U.S.

Fraudsters likely stole $45.6 billion from U.S. COVID unemployment insurance program

FILE PHOTO – An empty hospital bed resides in the former Intensive Care Unit (ICU) for patients with coronavirus disease (COVID-19) at Providence Mission Hospital in Mission Viejo, California, U.S., April 12, 2022. Photo taken April 12, 2022. REUTERS / Shannon Stapleton

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WASHINGTON, Sept. 22 (Reuters) – Fraudsters likely stole $45.6 billion from the United States’ unemployment insurance program during the COVID-19 pandemic by employing tactics such as using social security numbers from deceased persons, a federal watchdog said Thursday .

About a year ago, nearly $16 billion in potential fraud had been identified. The report released Thursday by the Inspector General of the United States Department of Labor identified “an increase of $29.6 billion in potentially fraudulent payments.”

The scammers allegedly filed billions of dollars in unemployment claims in many states at once, while some of them were getting benefits using the identities of dead people and inmates who were ineligible for assistance. They also relied on suspicious emails that were difficult to trace, the watchdog said in its report.

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“We found that 205,766 Social Security numbers of deceased individuals were used to make claims for UI (unemployment insurance) pandemic benefits,” the report added.

The United States’ unemployment relief program began in 2020 in the early days of the coronavirus outbreak.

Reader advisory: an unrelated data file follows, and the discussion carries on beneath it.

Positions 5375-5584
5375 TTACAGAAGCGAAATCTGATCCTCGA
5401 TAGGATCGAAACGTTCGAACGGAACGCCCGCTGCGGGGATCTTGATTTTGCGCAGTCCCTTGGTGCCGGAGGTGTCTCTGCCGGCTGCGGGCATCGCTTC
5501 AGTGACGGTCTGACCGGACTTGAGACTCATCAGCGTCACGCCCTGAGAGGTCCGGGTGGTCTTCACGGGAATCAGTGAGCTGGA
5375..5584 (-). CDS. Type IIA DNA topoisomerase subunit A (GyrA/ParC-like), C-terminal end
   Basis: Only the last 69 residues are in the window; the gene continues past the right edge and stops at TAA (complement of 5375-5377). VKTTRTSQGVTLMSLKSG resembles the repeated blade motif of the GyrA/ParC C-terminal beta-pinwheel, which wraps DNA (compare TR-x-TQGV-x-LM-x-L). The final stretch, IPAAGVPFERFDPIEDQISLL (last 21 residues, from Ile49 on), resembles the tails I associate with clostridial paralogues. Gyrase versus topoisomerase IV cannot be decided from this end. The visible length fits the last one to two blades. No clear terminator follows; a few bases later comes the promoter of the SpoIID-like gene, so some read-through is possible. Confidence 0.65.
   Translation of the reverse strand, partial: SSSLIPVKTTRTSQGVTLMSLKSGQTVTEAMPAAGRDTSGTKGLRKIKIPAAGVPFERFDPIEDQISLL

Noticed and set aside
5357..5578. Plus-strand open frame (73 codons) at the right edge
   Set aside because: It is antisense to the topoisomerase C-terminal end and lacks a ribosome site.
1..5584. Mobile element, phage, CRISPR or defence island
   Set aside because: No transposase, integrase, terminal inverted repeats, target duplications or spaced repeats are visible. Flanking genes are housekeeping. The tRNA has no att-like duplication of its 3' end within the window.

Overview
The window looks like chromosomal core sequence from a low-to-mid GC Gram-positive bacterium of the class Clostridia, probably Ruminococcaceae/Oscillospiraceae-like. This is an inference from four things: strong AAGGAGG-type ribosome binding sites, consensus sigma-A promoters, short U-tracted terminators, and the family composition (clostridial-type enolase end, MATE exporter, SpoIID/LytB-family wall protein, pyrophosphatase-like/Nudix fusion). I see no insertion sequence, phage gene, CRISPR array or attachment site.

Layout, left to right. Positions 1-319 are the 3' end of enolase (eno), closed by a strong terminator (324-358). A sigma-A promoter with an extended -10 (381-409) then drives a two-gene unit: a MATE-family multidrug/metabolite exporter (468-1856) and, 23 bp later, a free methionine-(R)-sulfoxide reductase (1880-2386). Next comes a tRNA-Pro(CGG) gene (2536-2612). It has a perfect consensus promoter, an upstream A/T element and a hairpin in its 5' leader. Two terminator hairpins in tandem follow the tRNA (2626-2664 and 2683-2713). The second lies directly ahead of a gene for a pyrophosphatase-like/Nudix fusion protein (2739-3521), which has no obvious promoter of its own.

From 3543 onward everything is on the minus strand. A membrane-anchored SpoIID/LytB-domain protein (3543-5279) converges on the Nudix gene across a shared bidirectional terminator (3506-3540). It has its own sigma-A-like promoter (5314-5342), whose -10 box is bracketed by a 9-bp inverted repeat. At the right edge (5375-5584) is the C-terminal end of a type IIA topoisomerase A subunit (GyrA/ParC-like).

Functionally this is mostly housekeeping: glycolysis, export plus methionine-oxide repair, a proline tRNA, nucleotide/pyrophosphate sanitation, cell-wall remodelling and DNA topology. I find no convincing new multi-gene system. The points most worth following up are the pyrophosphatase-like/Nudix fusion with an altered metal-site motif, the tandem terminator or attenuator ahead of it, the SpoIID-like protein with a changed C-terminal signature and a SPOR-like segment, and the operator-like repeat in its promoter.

Earlier this year, the US Justice Department tapped federal prosecutor Kevin Chambers to lead the Department’s efforts to help investigate fraudsters who used the pandemic as an excuse to criticize government aid programs. read more

In May 2021, Attorney General Merrick Garland launched a COVID-19 Fraud Enforcement Task Force. The United States investigates many fraud cases related to U.S. government assistance programs such as the Paycheck Protection Program, unemployment insurance, and Medicare.

Earlier this week, federal prosecutors charged 47 defendants with stealing $250 million from a government aid program designed to feed children in need during the pandemic.

A Minnesota nonprofit, Feeding Our Future, was accused of orchestrating the plot. The founder, Aimee Bock, denied wrongdoing.

In March, the Justice Department said it had filed more than 1,000 cases of crimes involving unemployment benefits during the pandemic.

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Reporting by Kanishka Singh in Washington; Editing by Andrea Ricci

Our Standards: The Thomson Reuters Trust Principles.

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